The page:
‘Allied’ Puts Mystery Ahead of Emotion

The premise behind everything that happens has potential, but the film is telling the story from a very limited perspective, one that happens to involve some very outlandish element that only serve to highlight the artificiality of the emotions at play.

Allied begins in 1942, with Canadian Wing Commander Max (Brad Pitt) parachuting into the desert of French Morocco. He makes his way into Casablanca, where he meets up with French Resistance operative Marianne (Marion Cotillard). The two pose as husband and wife, working their way through the German-controlled city's high society, angling for invitations to an exclusive party where a high-ranking German official will be in attendance. And though the emotions aren't supposed to be real, time spent in close proximity under the pressures of their mission builds a genuine bond between the two spies.

And then the film becomes something else entirely. The second half of the movie is a fairly crazy tale of the lengths a man will go to in order to protect his family. The premise behind everything that happens has potential, but the film is telling the story from a very limited perspective, one that happens to involve some very outlandish element that only serve to highlight the artificiality of the emotions at play. Combined with aesthetics that seem averse to simple reality, the movie struggles to make the drama stick, its scenes at times becoming so ridiculous that they start feeling like an elaborate joke.

The first part of this film basically functions as its own little narrative. Some new information about what happened is revealed later on, but the new context actually makes it all seem completely illogical. The film doesn't really benefit from much scrutiny. It's really just banking on its epic sweep and its gorgeous stars to convey a sense of gravity that isn't really written into the script. This whole thing is theoretically grounded in the tensions of World War II, but the film puts forth a somewhere schlocky narrative that involves some really strange, risky decisions made in pursuit of a secret.

And the thing is, the story would be better told from the perspective of another character. This story is structured as a mystery, but its denouement ends up being built on emotions we don't get to see. We see so much of the search, and not enough of what these characters are going through. The movie definitely wants us to feel something for these people at the very end, but it doesn't spend time on the various personal conflicts that would make its ideas work. The film runs headlong into a pretty silly battle, when the real struggle is supposed to be internal.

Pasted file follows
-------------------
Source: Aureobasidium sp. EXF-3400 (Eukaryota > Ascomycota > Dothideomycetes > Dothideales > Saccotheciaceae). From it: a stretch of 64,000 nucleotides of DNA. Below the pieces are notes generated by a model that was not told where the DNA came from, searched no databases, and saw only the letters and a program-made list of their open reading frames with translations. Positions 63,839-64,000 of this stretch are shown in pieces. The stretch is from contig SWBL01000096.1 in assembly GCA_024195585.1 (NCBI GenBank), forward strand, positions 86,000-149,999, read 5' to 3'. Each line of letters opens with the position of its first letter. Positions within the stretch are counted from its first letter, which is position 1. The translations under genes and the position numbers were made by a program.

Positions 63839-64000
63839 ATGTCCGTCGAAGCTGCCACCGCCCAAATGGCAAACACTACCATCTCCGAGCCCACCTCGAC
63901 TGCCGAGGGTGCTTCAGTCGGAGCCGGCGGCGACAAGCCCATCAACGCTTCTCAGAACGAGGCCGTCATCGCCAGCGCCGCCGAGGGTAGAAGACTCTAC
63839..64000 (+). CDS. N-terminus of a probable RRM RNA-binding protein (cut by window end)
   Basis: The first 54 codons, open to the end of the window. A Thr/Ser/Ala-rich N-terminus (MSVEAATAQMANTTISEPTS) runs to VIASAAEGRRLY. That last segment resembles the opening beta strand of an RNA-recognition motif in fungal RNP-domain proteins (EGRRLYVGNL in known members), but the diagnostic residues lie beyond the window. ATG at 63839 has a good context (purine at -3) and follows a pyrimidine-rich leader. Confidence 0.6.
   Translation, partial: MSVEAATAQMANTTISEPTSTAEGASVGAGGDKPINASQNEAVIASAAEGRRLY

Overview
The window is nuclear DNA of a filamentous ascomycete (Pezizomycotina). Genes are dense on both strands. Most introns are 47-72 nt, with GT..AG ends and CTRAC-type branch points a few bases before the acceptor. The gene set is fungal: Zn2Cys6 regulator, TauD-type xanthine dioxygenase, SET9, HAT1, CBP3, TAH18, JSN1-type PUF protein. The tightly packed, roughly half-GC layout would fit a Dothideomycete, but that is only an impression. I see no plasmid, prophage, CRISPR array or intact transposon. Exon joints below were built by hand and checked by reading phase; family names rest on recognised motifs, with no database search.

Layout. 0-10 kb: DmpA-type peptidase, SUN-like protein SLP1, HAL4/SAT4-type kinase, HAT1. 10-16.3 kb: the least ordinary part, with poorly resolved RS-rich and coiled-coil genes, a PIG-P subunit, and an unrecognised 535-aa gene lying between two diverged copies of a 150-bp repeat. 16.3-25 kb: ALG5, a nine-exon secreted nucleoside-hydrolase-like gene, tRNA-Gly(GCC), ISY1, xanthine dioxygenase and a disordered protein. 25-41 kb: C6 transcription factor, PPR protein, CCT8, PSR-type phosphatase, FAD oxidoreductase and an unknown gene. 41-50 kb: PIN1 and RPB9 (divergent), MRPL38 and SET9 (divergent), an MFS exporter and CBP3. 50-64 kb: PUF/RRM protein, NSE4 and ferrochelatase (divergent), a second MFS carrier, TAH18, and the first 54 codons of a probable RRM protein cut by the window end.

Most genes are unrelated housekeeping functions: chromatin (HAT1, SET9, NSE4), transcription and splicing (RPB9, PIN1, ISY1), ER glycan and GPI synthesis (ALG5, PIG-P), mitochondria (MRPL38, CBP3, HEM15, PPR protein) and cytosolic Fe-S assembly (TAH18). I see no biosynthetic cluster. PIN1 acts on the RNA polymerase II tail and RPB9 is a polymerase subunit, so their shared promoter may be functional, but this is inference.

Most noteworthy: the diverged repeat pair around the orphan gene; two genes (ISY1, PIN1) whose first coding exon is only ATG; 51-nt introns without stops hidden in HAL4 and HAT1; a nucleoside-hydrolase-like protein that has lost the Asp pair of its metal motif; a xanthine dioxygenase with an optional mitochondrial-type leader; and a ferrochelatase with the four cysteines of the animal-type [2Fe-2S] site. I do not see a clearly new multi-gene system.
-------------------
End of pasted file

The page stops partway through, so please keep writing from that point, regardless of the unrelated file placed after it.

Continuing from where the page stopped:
The film is most engaging when it does settle on little details of life. The camera at times drifts through locations in long, unbroken takes, offering a sense of what life was like in these stifling settings. It all goes off the rails when it foregoes that intimacy for a greater sense of scale. It externalizes the drama in ludicrous, bombastic ways that don't serve the personal nature of this story. Brad Pitt and Marion Cotillard are two very charismatic actors, and both work their roles well enough. But Cotillard just needed to get more from the script to really work her magic.


Allied is a handsomely mounted production that conveys a sense of prestige, but it feels hollow. It is, in theory, a very deep, emotional story about a man and a woman stuck in an impossible way situation. In practice, its devotion to gloss and spectacle keep it from feeling like a human story. Instead of focusing in on what these characters are feeling, it goes on a wild goose chase for a bit of truth that shouldn't really matter at all. The love should be the point here. The film makes it all about the answers.

My Rating:

0

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Movie Info

Allied
Action | Drama | Romance

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"Allied" Poster Has Pitt, Cotillard Up in Arms
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WATCH: Pitt, Cotillard are Spies In-Love in First Trailer of 'Allied'
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